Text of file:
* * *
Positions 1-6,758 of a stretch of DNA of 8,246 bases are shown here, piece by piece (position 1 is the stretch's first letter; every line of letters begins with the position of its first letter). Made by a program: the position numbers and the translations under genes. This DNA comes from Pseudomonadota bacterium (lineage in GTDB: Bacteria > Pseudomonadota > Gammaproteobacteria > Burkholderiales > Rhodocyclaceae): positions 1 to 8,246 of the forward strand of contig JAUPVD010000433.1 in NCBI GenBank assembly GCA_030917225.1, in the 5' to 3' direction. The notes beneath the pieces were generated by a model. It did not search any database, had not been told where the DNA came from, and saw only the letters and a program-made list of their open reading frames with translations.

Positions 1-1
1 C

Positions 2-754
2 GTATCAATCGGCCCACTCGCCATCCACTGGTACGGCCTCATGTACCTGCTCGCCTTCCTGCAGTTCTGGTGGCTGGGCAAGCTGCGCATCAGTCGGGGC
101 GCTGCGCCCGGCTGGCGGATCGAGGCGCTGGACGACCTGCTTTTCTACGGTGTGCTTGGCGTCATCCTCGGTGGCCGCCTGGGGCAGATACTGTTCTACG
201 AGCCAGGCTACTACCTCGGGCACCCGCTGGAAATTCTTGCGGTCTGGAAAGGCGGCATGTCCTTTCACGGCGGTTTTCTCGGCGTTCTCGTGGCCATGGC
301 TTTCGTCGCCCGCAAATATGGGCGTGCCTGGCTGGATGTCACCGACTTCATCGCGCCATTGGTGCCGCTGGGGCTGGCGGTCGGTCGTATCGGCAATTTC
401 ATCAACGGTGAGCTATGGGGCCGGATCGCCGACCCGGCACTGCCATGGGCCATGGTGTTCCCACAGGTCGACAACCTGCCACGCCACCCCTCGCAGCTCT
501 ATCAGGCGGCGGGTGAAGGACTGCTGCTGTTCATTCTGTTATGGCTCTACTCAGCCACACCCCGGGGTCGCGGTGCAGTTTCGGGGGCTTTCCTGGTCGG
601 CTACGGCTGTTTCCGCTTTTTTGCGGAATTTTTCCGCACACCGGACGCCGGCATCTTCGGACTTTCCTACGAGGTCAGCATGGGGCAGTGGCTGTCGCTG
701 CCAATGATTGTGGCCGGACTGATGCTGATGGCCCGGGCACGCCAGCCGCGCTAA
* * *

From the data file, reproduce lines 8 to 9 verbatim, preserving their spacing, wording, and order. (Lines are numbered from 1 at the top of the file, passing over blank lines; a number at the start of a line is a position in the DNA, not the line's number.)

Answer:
301 TTTCGTCGCCCGCAAATATGGGCGTGCCTGGCTGGATGTCACCGACTTCATCGCGCCATTGGTGCCGCTGGGGCTGGCGGTCGGTCGTATCGGCAATTTC
401 ATCAACGGTGAGCTATGGGGCCGGATCGCCGACCCGGCACTGCCATGGGCCATGGTGTTCCCACAGGTCGACAACCTGCCACGCCACCCCTCGCAGCTCT